Plan green infrastructure in conjunction with regional systems, taking into account conditions such as the water table, topography, and local climate. Consider the following design criteria:
Groundwater Table. Maintain a minimum of 3 m, with 1 m under drains, from the ground surface to the top of the groundwater table for all green infrastructure.
Soil Permeability. A minimum infiltration rate of 1.5 cm/h is required for green infrastructure. If infiltration rate is less, use underground storage tanks to hold excess water.
Underdrainage. Create proper underdrainage as a combination of fine aggregate placed under drainage pipes to allow treated stormwater to leave the rain garden.
Design and Grade for Swales. Carefully design the size, longitudinal grade, and location of swales to ensure that localized flooding does not occur. The grade should be between 2% and 5%. If the grade of the swale is less than 2%, the base may become clogged. If the grade is greater than 5%, issues with erosion and damage to the vegetation are likely.
Vegetation. Use plants that are tolerant of extended dry periods and periodic inundation, typically native grasses, sedges, shrubs, and trees. The plants absorb soil nutrients, support biological growth, maintain soil porosity, and prevent surface clogging of the filter media.
High Rainfall. Locate inflow and outflow structures close to each other or design the system to feed the inlet from the back, and allow high flows to bypass the system completely. Avoid pavers with loose material as these are vulnerable to erosion. Passive irrigation can be used for all climate zones but is most effective where rainfall is regular.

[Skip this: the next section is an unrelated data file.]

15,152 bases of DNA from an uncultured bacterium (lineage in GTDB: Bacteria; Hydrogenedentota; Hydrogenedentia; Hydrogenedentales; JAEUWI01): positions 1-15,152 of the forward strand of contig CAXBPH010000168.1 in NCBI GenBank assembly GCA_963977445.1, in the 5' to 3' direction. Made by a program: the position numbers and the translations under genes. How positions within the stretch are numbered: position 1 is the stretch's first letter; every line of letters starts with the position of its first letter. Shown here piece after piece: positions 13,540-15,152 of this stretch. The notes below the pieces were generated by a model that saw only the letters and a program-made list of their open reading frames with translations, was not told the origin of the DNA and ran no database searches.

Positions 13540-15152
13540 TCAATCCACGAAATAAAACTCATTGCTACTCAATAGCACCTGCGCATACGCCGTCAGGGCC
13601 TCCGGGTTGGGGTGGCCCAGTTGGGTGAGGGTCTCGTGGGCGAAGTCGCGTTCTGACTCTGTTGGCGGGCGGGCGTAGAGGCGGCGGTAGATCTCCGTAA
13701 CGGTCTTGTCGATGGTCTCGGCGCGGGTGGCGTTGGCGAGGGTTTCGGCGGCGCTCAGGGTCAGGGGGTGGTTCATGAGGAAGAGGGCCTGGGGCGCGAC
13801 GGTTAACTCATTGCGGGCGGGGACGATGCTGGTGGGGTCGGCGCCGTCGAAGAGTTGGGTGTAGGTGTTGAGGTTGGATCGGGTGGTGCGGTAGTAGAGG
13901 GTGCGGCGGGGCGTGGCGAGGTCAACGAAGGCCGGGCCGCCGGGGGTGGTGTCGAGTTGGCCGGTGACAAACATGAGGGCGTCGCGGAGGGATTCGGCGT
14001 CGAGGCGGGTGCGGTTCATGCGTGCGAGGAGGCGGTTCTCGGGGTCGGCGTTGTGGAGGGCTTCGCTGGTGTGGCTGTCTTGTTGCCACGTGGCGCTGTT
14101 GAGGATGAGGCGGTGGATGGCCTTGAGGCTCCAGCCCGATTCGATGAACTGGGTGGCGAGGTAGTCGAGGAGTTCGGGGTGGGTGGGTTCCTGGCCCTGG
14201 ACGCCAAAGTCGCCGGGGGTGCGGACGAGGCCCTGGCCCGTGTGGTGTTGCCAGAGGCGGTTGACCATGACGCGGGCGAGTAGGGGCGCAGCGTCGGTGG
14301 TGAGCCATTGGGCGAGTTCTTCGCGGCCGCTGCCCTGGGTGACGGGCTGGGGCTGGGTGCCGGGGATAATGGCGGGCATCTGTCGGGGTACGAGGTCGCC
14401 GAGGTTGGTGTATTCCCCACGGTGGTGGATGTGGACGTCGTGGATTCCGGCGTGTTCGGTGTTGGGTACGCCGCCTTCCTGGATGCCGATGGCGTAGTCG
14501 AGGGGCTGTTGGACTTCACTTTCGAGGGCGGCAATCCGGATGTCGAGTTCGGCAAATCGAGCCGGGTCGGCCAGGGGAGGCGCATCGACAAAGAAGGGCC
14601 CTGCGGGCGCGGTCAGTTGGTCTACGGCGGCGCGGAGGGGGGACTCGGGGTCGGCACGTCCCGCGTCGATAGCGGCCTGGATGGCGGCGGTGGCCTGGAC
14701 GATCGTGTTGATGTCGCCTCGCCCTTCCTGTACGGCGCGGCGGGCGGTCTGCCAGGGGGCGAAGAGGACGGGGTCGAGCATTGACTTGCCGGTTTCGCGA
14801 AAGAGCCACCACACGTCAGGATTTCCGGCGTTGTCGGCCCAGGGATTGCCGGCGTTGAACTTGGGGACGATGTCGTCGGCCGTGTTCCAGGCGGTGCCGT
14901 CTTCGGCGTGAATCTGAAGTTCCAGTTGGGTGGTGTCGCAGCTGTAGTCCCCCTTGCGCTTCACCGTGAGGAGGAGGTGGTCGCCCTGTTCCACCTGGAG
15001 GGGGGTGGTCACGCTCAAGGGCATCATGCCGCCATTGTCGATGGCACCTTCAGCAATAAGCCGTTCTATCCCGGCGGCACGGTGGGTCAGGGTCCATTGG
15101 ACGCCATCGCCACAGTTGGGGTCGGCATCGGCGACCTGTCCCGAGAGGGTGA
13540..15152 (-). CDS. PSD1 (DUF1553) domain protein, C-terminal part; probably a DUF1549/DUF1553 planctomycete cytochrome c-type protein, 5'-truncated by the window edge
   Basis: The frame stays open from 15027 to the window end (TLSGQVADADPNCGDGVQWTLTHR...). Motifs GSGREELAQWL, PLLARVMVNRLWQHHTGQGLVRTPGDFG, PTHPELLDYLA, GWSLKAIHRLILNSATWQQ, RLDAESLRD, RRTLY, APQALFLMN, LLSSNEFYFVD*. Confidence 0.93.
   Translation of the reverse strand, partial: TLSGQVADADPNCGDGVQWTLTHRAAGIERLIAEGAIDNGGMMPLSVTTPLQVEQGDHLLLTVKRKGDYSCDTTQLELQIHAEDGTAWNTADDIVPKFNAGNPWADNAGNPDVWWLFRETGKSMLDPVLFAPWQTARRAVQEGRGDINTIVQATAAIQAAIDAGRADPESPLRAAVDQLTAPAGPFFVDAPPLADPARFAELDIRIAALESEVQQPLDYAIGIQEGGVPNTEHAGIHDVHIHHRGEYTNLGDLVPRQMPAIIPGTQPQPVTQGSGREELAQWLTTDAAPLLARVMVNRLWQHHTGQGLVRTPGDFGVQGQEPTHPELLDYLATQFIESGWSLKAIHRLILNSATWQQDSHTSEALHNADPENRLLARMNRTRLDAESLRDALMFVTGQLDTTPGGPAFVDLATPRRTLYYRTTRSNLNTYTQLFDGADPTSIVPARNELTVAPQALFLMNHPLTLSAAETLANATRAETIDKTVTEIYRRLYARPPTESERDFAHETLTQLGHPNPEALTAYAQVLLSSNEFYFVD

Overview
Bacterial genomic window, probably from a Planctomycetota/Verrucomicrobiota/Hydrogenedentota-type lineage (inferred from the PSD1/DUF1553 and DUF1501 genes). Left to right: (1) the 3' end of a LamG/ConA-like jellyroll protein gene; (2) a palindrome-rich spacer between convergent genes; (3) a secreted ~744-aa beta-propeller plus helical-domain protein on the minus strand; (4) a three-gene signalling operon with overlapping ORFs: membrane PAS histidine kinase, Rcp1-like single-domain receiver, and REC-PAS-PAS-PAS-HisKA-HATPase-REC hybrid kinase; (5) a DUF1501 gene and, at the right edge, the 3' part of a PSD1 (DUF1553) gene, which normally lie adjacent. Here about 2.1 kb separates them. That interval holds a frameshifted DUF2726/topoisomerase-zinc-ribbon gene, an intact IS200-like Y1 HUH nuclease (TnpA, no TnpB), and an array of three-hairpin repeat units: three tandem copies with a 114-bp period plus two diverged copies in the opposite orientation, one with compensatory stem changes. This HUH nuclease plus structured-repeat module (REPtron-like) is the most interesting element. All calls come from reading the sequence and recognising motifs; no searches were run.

It is important that high water flows do not erode the vegetation or swale surface. Ensure that the swale width is adequate for the catchment and the expected velocities of water.
Dry Climates. Ensure filter media retains soil moisture with suitable media type and depth to sustain vegetation. Using a saturated zone bioretention system is the most effective way of maintaining planting health for longer periods between rainfalls. Select droughttolerant vegetation.
Cold Climates. Apply salt, sand, or cinder to streets in moderation to reduce contamination of subsoil in snowy climates. Plowing should be done carefully, and abrasives such as sand or cinders should be avoided to preserve the integrity of the system.
Ensure adequate pedestrian access and emergency egress within the sidewalk.
Curbside Strips Within the Sidewalk. Distribute green infrastructure along the sidewalk as continuous or noncontinuous strips, while maintaining a clear path for pedestrians. These strips can consist of various green elements such as tree pits, swales, rain gardens, and permeable paving.
Curb Extensions. Use curb extensions to place smaller areas of green infrastructure. Place rain gardens and tree pits at intersection gateways, on bus bulbs, or between on-street parking spaces.
Side or Central Median. Provide green infrastructure within the side or central medians, depending on the grading of the street and the underground conditions. Medians help manage water runoff from adjacent impermeable surfaces.
At the core of any green infrastructure strategy is the goal to build resilience into the system. As climate change and other environmental threats impact urban forests and green infrastructure, their viability ultimately hinges on their durability and adaptability. Traditionally, many cities have concentrated on planting a handful of species, rendering them vulnerable to pests, disease, and extreme weather. Species selection and increased diversity is central to creating resilience.
Species selection should ensure tolerance for today’s climate and resilience for future change. Consider the following criteria when planting within an urban context:
- Drought tolerance
- Compaction tolerance
- Heat tolerance
- Wind tolerance
- Pollution tolerance
- Pest and disease susceptibility
- Potential as an allergen
- Sun and shade tolerance
- Predicted maintenance
- Mosquito breeding